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CHOICE Workplace Gender Equality Agency audit

Each year CHOICE participates in an audit by the Workplace Gender Equality Agency (WGEA) that measures our diversity performance. 

Some of the key findings from the 2017–18 audit:

  • 66% of the CHOICE Board are women.
  • The gender composition of CHOICE's workforce is 55.2% women and 44.8% men.
  • Of the staff members ranked as "professional", 55% are women.
  • 47.5% of our management are women.
  • 68% of all employees promoted to manager roles are women.
  • 57.5% of all appointments (including promotions) are women.
  • We had an increase in men who took primary carer's leave.
  • All people who took parental leave returned to work.
  • CHOICE provides staff with eight of the nine key flexible work practices to support gender equality queried by the WGEA, which highlights how well we support our employees.

Read the full report.

What actions did we take from last year's report?

The key actions implemented April 2017–March 2018 were:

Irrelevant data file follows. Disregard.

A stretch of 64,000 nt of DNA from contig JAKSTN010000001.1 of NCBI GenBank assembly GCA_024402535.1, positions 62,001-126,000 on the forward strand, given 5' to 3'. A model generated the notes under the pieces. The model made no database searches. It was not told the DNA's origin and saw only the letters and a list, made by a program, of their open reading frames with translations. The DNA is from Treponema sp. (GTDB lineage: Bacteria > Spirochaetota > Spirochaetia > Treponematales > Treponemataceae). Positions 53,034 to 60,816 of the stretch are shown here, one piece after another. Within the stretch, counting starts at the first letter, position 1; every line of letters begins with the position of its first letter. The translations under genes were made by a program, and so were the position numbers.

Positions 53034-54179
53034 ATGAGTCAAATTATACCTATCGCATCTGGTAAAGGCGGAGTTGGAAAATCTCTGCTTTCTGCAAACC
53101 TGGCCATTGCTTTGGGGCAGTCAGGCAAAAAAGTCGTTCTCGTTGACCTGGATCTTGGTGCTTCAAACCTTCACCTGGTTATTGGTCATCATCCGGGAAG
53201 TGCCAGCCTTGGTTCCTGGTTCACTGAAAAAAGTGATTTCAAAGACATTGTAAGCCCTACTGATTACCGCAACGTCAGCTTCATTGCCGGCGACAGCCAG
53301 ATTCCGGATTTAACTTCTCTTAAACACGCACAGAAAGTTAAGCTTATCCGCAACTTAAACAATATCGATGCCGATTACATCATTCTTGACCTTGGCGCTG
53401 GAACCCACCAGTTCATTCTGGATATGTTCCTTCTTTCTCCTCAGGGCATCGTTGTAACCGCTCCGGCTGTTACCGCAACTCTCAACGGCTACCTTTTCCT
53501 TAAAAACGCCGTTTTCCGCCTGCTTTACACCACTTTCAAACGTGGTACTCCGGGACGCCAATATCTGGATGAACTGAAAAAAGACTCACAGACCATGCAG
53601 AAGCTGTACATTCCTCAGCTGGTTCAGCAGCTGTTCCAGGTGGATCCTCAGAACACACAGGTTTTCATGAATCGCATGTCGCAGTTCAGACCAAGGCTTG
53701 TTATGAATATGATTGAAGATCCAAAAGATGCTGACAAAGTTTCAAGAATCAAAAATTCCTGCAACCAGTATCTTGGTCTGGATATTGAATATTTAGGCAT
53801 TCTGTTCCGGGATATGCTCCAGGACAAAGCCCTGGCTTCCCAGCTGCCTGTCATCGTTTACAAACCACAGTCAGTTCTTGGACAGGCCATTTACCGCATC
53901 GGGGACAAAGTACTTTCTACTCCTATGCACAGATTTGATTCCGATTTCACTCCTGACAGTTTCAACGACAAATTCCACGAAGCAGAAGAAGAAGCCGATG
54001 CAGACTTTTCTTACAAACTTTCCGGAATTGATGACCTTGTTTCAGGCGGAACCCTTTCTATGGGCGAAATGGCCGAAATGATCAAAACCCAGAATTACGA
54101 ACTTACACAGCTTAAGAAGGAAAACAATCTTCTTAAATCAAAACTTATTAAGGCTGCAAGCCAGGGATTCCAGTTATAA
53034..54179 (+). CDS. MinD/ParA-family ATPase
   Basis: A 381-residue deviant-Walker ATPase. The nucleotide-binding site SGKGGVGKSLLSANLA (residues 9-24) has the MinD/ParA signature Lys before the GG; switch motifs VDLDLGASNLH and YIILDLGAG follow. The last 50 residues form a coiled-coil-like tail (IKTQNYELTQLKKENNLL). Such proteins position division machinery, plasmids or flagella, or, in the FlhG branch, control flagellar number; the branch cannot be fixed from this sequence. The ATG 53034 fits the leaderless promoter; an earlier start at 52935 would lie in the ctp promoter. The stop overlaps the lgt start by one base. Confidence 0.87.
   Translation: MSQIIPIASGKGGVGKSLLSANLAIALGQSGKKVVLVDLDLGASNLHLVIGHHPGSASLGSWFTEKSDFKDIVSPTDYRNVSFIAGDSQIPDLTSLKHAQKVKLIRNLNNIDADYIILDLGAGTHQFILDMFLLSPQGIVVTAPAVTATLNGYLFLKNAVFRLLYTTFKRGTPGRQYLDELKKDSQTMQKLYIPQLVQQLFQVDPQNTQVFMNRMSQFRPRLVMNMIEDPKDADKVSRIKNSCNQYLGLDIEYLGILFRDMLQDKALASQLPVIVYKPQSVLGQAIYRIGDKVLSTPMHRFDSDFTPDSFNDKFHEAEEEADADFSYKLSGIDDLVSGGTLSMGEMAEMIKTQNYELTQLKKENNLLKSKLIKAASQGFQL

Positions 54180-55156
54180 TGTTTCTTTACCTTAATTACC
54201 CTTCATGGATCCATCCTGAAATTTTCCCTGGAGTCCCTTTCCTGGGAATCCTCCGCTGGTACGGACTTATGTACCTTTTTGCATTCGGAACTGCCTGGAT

• offering learning and development to employees on parental leave
  • a pay equity audit, to identify and act upon salary gaps in relation to like-for-like roles across the organisation
  • increasing female representation in decision-making roles
  • reviewing our flexibility guidelines, which is now ready to launch to staff
  • piloting a Talent and Succession plan, to be launched in 2018/19.

What is the Workplace Gender Equality Agency (WGEA)?

WGEA is an Australian Government statutory agency which was founded as a result of the Workplace Gender Equality Act 2012 (WGEA).

The Agency is charged with promoting and improving gender equality in Australian workplaces who employ 100 or more employees, working collaboratively with employers providing advice, practical tools and education to help them improve their gender performance.

Visit the WGEA website to learn more.

Why do we undertake an annual WGEA audit?

Under the Act, as an employer of over 100 employees we're required to report to the Workplace Gender Equality Agency annually on a set of standardised reporting matters under six gender equality indicators.

We find this audit an incredibly useful way for us to understand where we sit on a national scale, and identify where we can continue to improve.